by Carole Verona
If you’ve ever read articles and reviews about Parsonsfield, you’ll find the band’s sound described as bluegrass, rock, Celtic rhythms, acoustic folk, punk energy, and pop. So, how does Chris Freeman, one of the band’s founders, describe what the Pastorius Park audience will hear and see?
“I would describe Parsonsfield as Americana folk rock,” he said. “It’s like old music with a new spirit. We are influenced by old songs but we write new songs that sound like old songs. We’re from today and we’re ourselves. We’re influenced by everything around us. We bring a lot of energy to our shows.”
Parsonsfield will perform for the first time at Pastorius Park at 7:30 p.m. Wednesday, July 19. Once again, the free Pastorius Park series is produced by the Chestnut Hill Community Association and is sponsored by Chestnut Hill Hospital. The Parsonsfield performance is sponsored by Weavers Way.
The members of Parsonsfield, based in western Massachusetts, are looking forward to returning to Chestnut Hill. The last time they were in Philadelphia, performing at World Café Live, they took a jaunt through the neighborhood, led by their drummer Erik Hischmann, who lived in Chestnut Hill for a little while.
In addition to Hischmann, members of the band are Harrison “Whale” Goodale, bass; Antonio Alcorn, mandolin and banjo; Max Shakun, pump organ, electric guitar, accordion; and Chris Freeman, banjo, guitar, keys, accordion, and saw. The group is known for its spot-on five-part vocal harmonies.
The band members met while they were students at the University of Connecticut. When they finished school, they just continued with what they were doing. They gathered at a folk music club once a week and played old-time music, mostly Irish, bluegrass, and folk songs. They were asked to play a show at Toad’s place in New Haven, Conn. They weren’t really an established band at the time, but rather than correcting the owners, they went and played.
“It was me and Antonio,”Freeman said. “We loved it and decided that we wanted to keep going and just started to form a band slowly. They were later joined by Max, Harrison and – last but not least – Erik. They have been together for five years.
Freeman describes their songwriting process as a long one.
“Everybody contributes,” he said. “It’s really about someone bringing in the skeleton of a song. Then we flesh it out together. The process could be based on instrumentation or lyrics. There’s no formula on how it works.
“Sometimes it’s a guitar lick that ends up making a song. Or somebody wrote a song that isn’t really working until an instrumental piece comes in and ties it together. Then it all works out. At other times, it’s like a written-out poem that’s set to music. Often, by the time we finish a song we can’t even remember the genesis of it!”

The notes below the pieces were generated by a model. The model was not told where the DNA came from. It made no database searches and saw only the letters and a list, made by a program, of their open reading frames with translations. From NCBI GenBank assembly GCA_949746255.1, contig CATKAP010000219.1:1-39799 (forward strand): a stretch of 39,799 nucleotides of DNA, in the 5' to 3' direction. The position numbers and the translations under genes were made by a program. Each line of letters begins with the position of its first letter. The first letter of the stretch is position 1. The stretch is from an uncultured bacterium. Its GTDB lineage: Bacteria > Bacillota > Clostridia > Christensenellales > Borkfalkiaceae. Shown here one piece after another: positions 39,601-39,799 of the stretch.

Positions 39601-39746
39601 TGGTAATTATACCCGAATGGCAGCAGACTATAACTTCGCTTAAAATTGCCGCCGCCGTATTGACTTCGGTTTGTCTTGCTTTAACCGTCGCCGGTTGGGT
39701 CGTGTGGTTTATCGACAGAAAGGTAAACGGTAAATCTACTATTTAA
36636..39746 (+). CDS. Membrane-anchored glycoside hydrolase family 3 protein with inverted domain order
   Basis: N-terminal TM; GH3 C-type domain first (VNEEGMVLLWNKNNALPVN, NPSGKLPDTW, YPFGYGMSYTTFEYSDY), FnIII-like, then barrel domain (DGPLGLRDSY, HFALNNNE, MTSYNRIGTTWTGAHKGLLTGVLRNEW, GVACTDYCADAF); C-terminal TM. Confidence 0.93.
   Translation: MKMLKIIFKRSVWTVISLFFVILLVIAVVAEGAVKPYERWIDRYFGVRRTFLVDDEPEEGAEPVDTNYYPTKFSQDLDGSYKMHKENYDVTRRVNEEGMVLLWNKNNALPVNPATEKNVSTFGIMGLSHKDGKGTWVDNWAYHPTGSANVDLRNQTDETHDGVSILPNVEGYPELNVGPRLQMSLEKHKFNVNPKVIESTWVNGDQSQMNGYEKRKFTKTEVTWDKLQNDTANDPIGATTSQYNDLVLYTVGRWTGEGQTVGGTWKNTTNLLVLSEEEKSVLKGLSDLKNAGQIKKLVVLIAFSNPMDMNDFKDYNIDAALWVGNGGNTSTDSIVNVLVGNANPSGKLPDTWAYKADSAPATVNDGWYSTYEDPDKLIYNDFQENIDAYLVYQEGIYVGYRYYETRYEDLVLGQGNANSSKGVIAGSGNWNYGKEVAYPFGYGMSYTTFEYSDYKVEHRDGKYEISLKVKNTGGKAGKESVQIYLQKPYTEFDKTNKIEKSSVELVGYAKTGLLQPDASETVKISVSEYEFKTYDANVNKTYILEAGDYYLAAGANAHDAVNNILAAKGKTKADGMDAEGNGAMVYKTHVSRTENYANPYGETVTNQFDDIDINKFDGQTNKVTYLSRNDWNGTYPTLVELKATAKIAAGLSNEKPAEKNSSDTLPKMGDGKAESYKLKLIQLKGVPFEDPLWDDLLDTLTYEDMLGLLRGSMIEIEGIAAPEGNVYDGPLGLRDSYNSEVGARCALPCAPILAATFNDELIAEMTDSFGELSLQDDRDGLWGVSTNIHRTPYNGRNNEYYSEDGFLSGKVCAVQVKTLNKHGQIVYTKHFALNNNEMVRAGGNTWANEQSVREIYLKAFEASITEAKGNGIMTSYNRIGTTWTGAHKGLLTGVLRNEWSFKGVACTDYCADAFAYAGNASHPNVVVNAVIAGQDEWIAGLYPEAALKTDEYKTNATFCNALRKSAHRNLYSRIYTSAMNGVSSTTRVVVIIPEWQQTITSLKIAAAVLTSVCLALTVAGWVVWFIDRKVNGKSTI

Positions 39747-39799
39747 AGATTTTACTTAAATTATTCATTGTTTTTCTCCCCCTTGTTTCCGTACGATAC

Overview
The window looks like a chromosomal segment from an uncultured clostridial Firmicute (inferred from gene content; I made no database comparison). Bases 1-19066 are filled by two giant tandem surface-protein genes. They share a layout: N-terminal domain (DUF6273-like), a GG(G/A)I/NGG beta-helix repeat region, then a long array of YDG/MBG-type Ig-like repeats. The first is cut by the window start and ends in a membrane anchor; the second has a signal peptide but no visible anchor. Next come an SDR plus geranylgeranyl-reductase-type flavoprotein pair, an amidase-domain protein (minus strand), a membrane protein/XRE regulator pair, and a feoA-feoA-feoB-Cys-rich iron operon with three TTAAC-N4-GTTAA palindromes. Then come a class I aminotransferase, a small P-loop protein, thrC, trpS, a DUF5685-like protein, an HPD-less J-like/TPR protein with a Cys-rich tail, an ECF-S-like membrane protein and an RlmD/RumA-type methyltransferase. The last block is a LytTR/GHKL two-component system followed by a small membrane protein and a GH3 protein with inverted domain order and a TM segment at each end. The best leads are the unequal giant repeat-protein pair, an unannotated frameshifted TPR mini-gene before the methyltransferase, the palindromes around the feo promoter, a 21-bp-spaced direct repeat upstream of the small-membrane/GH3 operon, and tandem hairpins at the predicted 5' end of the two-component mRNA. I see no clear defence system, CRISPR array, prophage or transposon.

Parsonsfield has two full-length albums: “Blooming Through the Black” (2016) and “Poor Old Shine” (2013), and one EP, “Afterparty” (2014).
“Blooming Through the Black” was inspired by a trek through Hell Canyon in the Black Hills of South Dakota.
“The area had been decimated by fire and we were witnessing the regrowth of this forest out of the ashes,” Freeman said.
In a way, the album title is a metaphor for life.
“You have to break through from stuff in order to grow,” he added. “You gotta get a little space,”
In 2015, producers of the play “The Heart of Robin Hood” asked the band to compose original music for a new production.
“Our first record somehow got passed along to the Broadway producers who put on the show,” Freeman said. “They liked it and wanted to try something different. The day our first album came out was our first day of rehearsals for the play, so we canceled our tour and jumped on board.
“There were a few songs we had already written that we adapted to the show. At other times, they would tell us to write a song about some concept and come back with a version of it the next day. That was interesting to be writing during the rehearsal process and to be adding into a show that was not quite complete. That was fun and exhilarating and kind of scary but it was cool.”
Band members appeared and performed as themselves on stage, doing eight shows a week for a total of 300 performances at The Royal Alexander Theater in Toronto, the Royal Manitoba Theatre in Winnipeg, and the American Repertory Theater in Boston.
For more information about Parsonsfield and to listen to its music, go to http://www.parsonsfield.com or follow the band on Instagram and Facebook.
Pastorius Park is two blocks west of Germantown Avenue at the corner of Millman Street and Hartwell Lane. Rain venue is the lower auditorium at SCHA Cherokee Campus. More information about the concert series is at www.chestnuthill.org or call 215-248-8810.